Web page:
It was a strange and beautiful time. I was a newlywed. Married life was just as wonderful and tumultuous as people said it would be. I was a first time mom, a growing baby and pregnancy hormones were a package deal.

My husband was in graduate school and I worked the late shift as a newspaper copy editor. Driving home around midnight, I often felt the need to comfort my stress with the consumption of (fill in the blank) ______________ a) Wendy's Chocolate Frosty b) Nachos Bell Grande from Taco Bell or c) Cheetos. I once had a dream that I gave birth to a bright-orange baby, with skin coated with powdery cheese. I cut back on Cheetos after that.

With my late night schedule and pregnancy weariness, I woke up for breakfast around the time most people sat down to lunch. One sleepy morning, I vaguely remembered my husband's goodbye kiss. Wide awake, I did nothing but stare at the soft green walls of my bedroom.

Depression wrapped around me like a blanket. Its thick, darks layer covered up any light. Hours crept by. Then, I had a thought: 'Gilmore Girls' will be on soon.

I blinked. I liked that Rory Gilmore, budding journalist.

The daily syndicated reruns came on at noon, right around the time I was having my first meal of the day. With my morning meal of ice cream or leftover Chinese, I found myself being drawn into the magical world of Stars Hollow.

Slowly, I sat up. One foot in front of the other, I shuffled past the confines of my room. Watched my show. Ate my meal. Went to work. The next day, same thing happened.

Wake up to bleakness. 
Remembered the "Gilmore Girls."
Get out of bed.

Over the coming months, my heart -- along with my expanding belly -- started to fill. I cried when Rory dedicated her high school graduation speech to her mother, Lorelai. When Lane and David kissed for the first time to the background track of David Bowie, my numbness melted.

My obsession for this comedy/drama became so intact that not only did it get me out of bed everyday, but I looked forward to it while in labor. With no real comprehension of what my next few hours would be like, I got excited when I saw a TV in the delivery room.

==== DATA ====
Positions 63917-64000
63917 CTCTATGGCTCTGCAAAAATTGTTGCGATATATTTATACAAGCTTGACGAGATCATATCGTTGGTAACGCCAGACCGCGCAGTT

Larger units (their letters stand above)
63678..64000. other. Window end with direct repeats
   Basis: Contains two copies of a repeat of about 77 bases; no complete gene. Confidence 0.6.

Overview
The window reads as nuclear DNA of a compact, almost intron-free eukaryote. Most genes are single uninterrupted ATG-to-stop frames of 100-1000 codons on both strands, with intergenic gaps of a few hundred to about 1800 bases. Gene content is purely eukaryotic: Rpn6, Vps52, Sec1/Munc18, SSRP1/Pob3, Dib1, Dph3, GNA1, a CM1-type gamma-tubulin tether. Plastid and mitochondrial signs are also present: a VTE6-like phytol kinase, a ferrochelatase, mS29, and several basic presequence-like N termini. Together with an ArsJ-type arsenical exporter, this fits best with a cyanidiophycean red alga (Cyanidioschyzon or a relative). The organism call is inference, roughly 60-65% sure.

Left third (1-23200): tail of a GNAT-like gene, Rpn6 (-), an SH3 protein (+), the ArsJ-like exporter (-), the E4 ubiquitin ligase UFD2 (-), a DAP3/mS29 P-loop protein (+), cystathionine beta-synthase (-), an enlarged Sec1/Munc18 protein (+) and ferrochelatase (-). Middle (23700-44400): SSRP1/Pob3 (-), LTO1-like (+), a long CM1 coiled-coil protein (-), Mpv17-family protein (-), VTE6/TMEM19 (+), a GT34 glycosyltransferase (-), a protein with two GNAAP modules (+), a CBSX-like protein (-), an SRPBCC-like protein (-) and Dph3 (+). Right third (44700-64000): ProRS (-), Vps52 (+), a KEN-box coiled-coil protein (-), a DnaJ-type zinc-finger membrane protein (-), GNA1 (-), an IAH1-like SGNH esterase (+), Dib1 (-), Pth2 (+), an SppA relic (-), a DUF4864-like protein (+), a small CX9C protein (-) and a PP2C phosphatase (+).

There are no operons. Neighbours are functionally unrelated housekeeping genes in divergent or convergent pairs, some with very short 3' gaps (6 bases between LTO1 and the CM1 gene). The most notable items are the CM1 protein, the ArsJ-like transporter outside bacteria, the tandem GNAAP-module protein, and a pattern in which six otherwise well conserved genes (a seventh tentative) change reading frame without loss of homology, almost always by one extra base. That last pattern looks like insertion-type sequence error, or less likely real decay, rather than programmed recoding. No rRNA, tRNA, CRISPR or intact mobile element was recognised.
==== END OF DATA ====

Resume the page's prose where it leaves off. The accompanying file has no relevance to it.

Clutching my husband's hand, I gasped. "It's Tuesday night, 'Gilmore Girls' is on at seven!"

I missed the show that night (turns out, having a baby is hard work), but my husband gifted me with a few seasons of "Gilmore Girls" on DVD. I watched my show. Nursed my baby. Recovered from childbirth. The next day, the same thing happened.

Feed my daughter.
"Gilmore Girls" time.
Get out of bed.

Now a days, my alarm clock goes off much earlier. I no longer work at night, although teething babies and sick kids still keep me up.  My children fill me to completion. When I think of my mother, I see her in them.

This Wednesday, October 1st, all seven seasons of the "Gilmore Girls" will be available on Netflix.  I'm among the many, buzzing with excitement and counting down the day when I will be reunited with the show once again. For me, this day will be a celebration. A chance to give thanks to television show that, once upon a time, gave me something to wake up for.

Thursday, September 25, 2014


I wrote a post about motherhood and sisters awhile ago and forgot to link it. You can read it here.

Wednesday, February 26, 2014

Just What I Needed.

Authors Brodi Ashton, Tera Lynn Childs, Lindsey Leavitt and Robin Mellom at yesterday's book signing.

For the past couple of weeks, I've been wallowing in self-doubting despair when it comes to writing. Turns out, the second draft is even harder than the first. Blah. It's been such a struggle.

Over the weekend, I left the house in hopes of burrowing myself away at the library for a few hours of productive writing. Away, away from the chaos that is my home on a Saturday morning! Good bye, noise that is my children. An hour later in blissful silence, I had my arms over laptop. Head hunkered down. Completely asleep. I may have been drooling. (For the record, I have a teething 9-month-old. I'm perpetually tired.)

 I got up to stretch and snap out of my sleepy solitude, and in the midst of my library walking I got lost in aisles of books instead. (Word count procrastination aside, I was really excited to get my hands on this.)

Besides wasting my writing time on a nap in the library, my research has also been discouraging too. I've been up to my eyeballs in articles related to query letters. Landing an agent. More stuff for my book. Instead of filling my head with useful advice, all my online obsessing has given me an overwhelming information overload headache.

Can I really do this?

Answer: .....


Because last night, I had a bit of a break through. I was able to see a glimmer of light at the end of this tunnel of dark, dark gloom when I went to a book signing at my local bookstore. I'm still keeping up with my goal from last year to attend one writing related event every month, and I'm really glad I did. You never know what you'll need to hear.

My two oldest kiddos totally captivated by Nick Bruel's January visit to Barnes and Noble.

Back to last night. Hearing these authors speak yesterday about their craft helped me remember that writing a book is possible. Also, very attainable. Many of them echoed the same advice: finish your book. It will help you write the next one.

Brodi Ashton even shared her magic writing acronym, BICHOK which stands for: Butt In Chair Hand On Keyboard. It was pretty funny.

Seated around a large bookstore table with a handful of authors, I heard what I needed to hear. I guess it was just what I needed. (Cue The Cars theme song here.)

I'll try my best not to fall asleep.